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Other than that, it’s exactly the same game, and one that sees you take the wheel of that big yellow car in the pictures. After playing Crazy Taxi I had so much fun listening to the music that I felt I should’ve gone out and bought the soundtrack. In short, it looks and sounds like and is a fun game. I read some reviews, and here’s my opinion:Liked:One of the greatest games on the S ega Dreamcast. If it’s blocked by any anti-virus software, please report to support EmulatorPC.

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Developed by the masters of arcade gaming in the heart of Sega HQ, polished to a high sheen and bursting with charisma, it had the best of everything. Where most games come into the world stunted and unsightly, with some bits missing and other bits dropping off every five minutes, here was a very pretty and good game with the rare courage to be different.

In time, it will be seen as a classic, a one of a kind, a bona fide masterpiece. A freak, a relic. At least by some. This is the sad reality of the life of a videogame.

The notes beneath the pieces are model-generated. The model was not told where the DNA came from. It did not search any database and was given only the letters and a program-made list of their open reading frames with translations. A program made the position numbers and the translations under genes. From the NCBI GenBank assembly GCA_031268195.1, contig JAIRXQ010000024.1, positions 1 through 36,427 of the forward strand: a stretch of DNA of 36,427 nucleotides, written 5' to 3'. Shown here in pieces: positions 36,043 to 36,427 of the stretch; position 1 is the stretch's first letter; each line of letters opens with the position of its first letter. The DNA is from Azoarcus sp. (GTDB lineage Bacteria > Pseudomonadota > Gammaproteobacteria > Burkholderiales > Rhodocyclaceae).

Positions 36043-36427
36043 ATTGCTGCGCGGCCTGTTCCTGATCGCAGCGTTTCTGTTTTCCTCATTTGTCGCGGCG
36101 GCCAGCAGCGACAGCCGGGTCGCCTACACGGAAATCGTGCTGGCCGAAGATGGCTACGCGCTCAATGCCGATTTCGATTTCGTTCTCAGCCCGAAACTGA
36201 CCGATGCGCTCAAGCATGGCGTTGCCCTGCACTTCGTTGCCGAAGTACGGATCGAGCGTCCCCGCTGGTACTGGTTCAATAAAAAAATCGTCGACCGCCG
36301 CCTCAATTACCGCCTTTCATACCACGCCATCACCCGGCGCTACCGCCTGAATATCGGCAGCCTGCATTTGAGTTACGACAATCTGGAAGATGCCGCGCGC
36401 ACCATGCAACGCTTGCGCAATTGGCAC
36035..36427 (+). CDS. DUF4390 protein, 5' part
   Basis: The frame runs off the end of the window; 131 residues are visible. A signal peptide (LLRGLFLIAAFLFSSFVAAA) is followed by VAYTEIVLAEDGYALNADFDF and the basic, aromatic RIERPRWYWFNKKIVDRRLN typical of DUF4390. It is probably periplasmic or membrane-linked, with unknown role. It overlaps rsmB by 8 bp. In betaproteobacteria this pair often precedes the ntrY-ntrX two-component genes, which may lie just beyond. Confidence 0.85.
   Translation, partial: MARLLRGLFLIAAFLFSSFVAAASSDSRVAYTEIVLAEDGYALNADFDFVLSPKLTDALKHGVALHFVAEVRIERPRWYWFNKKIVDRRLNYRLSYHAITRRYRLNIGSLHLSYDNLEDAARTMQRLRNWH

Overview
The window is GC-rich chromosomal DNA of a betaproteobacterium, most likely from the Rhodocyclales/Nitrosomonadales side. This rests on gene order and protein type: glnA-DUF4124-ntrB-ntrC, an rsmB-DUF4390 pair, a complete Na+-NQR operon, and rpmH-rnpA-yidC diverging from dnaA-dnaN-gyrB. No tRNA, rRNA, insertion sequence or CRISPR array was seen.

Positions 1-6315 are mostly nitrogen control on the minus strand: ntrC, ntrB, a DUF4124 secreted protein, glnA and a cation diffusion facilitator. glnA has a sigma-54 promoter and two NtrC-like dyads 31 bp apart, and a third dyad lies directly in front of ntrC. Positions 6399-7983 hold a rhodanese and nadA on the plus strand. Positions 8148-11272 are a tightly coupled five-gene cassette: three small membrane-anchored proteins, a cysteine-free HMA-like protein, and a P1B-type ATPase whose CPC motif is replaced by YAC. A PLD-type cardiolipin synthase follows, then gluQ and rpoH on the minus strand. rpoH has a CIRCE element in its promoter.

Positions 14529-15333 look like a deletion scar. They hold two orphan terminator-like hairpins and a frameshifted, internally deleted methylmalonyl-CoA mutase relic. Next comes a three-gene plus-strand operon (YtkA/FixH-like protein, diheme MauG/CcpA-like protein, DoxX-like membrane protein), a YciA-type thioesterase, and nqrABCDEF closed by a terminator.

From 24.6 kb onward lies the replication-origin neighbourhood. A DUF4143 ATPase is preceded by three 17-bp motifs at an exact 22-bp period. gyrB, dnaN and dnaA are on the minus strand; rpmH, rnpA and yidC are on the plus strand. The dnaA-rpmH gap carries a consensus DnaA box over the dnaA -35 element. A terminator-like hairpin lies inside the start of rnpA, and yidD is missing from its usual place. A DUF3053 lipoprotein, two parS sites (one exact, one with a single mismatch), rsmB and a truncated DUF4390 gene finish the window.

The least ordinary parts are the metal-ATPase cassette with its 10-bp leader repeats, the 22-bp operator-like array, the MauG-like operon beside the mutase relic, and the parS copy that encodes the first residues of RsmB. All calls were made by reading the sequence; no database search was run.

And because there are a couple of nearidentical sequels kicking around somewhere. Or something equally nasty. While it may be taking the piss somewhat that the game has taken this long to get to PC, it remains just as playable now as it ever was. But before we launch into a discussion of the game’s various merits, it’s probably worth describing what the hell Crazy Taxi is all about, just in case one or two of you are yet to sample the delights of extreme taxicab action.

That’s it. Just you and your cab and a city full of waiting passengers. The crazy part is another story altogether. Aside from the insane physics that see you bouncing around the roads and flying through the air like a Virtua Tennis ball, these are no ordinary passengers.

For some reason, every one of them is in a tremendous hurry to get somewhere. Better yet, there are a couple of swift key combinations that allow you to pull off turbo boosts and power-slides the ‘crazy dash’ and ‘crazy drift’, respectively , which not only make progress through the streets that much quicker, but may induce your mentally imbalanced and bone idle customer to reward you even more generously.